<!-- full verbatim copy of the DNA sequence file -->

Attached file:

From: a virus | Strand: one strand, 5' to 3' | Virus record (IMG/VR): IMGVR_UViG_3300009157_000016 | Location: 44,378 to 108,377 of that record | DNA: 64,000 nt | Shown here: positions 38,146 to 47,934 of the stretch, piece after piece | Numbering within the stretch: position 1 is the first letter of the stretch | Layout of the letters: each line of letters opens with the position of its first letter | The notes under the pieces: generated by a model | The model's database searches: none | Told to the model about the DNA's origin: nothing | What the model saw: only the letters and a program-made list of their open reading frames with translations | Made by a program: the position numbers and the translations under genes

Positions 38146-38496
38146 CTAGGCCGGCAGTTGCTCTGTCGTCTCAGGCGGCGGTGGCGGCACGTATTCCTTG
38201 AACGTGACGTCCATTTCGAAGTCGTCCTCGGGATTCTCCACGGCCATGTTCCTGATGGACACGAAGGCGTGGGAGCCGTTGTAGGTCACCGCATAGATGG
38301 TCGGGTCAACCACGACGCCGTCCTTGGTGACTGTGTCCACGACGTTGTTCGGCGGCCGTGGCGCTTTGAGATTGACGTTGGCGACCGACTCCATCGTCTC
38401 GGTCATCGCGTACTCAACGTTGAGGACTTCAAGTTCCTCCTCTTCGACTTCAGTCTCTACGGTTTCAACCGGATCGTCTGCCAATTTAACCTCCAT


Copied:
From: a virus | Strand: one strand, 5' to 3' | Virus record (IMG/VR): IMGVR_UViG_3300009157_000016 | Location: 44,378 to 108,377 of that record | DNA: 64,000 nt | Shown here: positions 38,146 to 47,934 of the stretch, piece after piece | Numbering within the stretch: position 1 is the first letter of the stretch | Layout of the letters: each line of letters opens with the position of its first letter | The notes under the pieces: generated by a model | The model's database searches: none | Told to the model about the DNA's origin: nothing | What the model saw: only the letters and a program-made list of their open reading frames with translations | Made by a program: the position numbers and the translations under genes

Positions 38146-38496
38146 CTAGGCCGGCAGTTGCTCTGTCGTCTCAGGCGGCGGTGGCGGCACGTATTCCTTG
38201 AACGTGACGTCCATTTCGAAGTCGTCCTCGGGATTCTCCACGGCCATGTTCCTGATGGACACGAAGGCGTGGGAGCCGTTGTAGGTCACCGCATAGATGG
38301 TCGGGTCAACCACGACGCCGTCCTTGGTGACTGTGTCCACGACGTTGTTCGGCGGCCGTGGCGCTTTGAGATTGACGTTGGCGACCGACTCCATCGTCTC
38401 GGTCATCGCGTACTCAACGTTGAGGACTTCAAGTTCCTCCTCTTCGACTTCAGTCTCTACGGTTTCAACCGGATCGTCTGCCAATTTAACCTCCAT